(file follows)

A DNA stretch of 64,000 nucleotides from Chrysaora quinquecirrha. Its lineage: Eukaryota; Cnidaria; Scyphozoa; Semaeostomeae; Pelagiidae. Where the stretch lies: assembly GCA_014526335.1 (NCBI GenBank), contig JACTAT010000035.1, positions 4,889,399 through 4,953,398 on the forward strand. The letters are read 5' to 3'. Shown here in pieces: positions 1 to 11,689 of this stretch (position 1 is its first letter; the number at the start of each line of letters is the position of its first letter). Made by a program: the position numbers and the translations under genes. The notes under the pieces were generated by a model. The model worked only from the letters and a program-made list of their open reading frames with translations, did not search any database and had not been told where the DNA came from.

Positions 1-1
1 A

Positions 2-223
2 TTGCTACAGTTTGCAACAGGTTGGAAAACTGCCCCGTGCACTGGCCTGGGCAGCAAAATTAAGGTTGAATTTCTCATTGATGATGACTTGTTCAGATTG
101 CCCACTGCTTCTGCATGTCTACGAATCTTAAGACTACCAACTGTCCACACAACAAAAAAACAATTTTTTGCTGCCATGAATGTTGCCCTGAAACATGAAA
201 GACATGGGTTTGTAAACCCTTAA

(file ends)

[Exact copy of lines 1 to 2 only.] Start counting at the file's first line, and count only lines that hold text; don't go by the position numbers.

A DNA stretch of 64,000 nucleotides from Chrysaora quinquecirrha. Its lineage: Eukaryota; Cnidaria; Scyphozoa; Semaeostomeae; Pelagiidae. Where the stretch lies: assembly GCA_014526335.1 (NCBI GenBank), contig JACTAT010000035.1, positions 4,889,399 through 4,953,398 on the forward strand. The letters are read 5' to 3'. Shown here in pieces: positions 1 to 11,689 of this stretch (position 1 is its first letter; the number at the start of each line of letters is the position of its first letter). Made by a program: the position numbers and the translations under genes. The notes under the pieces were generated by a model. The model worked only from the letters and a program-made list of their open reading frames with translations, did not search any database and had not been told where the DNA came from.

Positions 1-1